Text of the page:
Friday, January 02, 2004
A Page From The Romantic - Oh to live with such fervor and accomplish even a portion!
Ludwig van Beethoven (1770-1827), one of the most famous composers in history died at the age of 57. Upon his death, a love letter was found among his possessions written to an unknown woman who Beethoven simply called his 'Immortal Beloved'.
We will likely never put a face with this mysterious woman or know the circumstances of their affair, and his letters are all that is left of a love as intensely passionate as his music.
What letters do you have lurking about in old shoe boxes or hidden drawers?
July 6, 1806
My angel, my all, my very self -- only a few words today and at that with your pencil -- not till tomorrow will my lodgings be definitely determined upon -- what a useless waste of time. Why this deep sorrow where necessity speaks -- can our love endure except through sacrifices -- except through not demanding everything -- can you change it that you are not wholly mine, I not wholly thine?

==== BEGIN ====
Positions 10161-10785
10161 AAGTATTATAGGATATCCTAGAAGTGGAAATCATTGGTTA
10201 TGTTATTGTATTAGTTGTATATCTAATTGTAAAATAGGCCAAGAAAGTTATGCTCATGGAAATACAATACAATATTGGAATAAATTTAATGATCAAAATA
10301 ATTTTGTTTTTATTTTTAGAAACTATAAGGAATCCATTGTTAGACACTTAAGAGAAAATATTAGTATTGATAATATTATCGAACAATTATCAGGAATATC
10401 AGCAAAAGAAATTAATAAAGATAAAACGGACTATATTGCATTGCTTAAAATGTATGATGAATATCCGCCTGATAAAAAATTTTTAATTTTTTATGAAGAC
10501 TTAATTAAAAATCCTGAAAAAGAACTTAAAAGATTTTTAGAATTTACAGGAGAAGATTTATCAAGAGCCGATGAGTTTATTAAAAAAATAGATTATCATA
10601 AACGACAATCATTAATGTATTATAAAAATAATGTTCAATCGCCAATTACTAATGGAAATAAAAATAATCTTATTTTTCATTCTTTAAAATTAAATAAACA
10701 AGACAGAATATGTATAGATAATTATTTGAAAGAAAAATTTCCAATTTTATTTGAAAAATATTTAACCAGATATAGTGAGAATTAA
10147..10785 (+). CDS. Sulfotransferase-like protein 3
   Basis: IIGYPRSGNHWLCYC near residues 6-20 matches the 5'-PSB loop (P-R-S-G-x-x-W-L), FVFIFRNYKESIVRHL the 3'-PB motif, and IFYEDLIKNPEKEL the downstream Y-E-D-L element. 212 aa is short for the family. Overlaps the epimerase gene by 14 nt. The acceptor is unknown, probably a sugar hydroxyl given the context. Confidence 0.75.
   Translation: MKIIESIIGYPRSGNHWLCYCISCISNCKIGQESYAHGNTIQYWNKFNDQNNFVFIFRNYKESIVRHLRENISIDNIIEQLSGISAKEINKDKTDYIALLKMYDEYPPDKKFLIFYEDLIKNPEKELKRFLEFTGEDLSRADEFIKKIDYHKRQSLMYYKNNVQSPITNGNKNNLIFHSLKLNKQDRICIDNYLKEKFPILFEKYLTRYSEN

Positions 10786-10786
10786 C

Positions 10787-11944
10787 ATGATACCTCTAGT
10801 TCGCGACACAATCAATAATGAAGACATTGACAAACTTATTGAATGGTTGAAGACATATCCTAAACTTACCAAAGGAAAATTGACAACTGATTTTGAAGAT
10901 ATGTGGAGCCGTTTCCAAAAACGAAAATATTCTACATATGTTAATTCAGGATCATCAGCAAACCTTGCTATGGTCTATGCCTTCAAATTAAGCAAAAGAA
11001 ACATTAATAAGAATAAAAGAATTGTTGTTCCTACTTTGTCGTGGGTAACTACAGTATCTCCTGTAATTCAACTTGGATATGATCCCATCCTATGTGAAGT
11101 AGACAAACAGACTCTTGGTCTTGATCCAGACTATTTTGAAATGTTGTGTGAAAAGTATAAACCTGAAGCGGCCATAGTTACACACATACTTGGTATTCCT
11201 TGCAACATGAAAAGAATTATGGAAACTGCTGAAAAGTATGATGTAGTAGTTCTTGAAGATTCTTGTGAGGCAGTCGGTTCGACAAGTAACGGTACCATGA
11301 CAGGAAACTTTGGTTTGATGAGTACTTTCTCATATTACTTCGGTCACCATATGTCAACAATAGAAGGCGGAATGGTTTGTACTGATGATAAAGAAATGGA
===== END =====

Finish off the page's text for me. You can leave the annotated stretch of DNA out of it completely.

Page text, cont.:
Oh, God! Look out into the beauties of nature and comfort yourself with that which must be -- love demands everything and that very justly -- that it is with me so far as you are concerned, and you with
Me. If we were wholly united you would feel the pain of it as little as I!
Now a quick change to things internal from things external. We shall surely see each other; moreover, I cannot communicate to you the observations I have made during the last few days touching my own life -- if our hearts were always close together I would make none of the kind. My heart is full of many things to say to you - Ah! -- there are moments when I feel that speech is nothing after all -- cheer up -- remain my true, only treasure, my all as I am yours; the gods must send us the rest that which shall be best for us.
- posted by -g @ 11:52 AM | | 0 rocks in pond
diarrhea of the brain
bad haiku daily
emily joy joy
|design by: dan|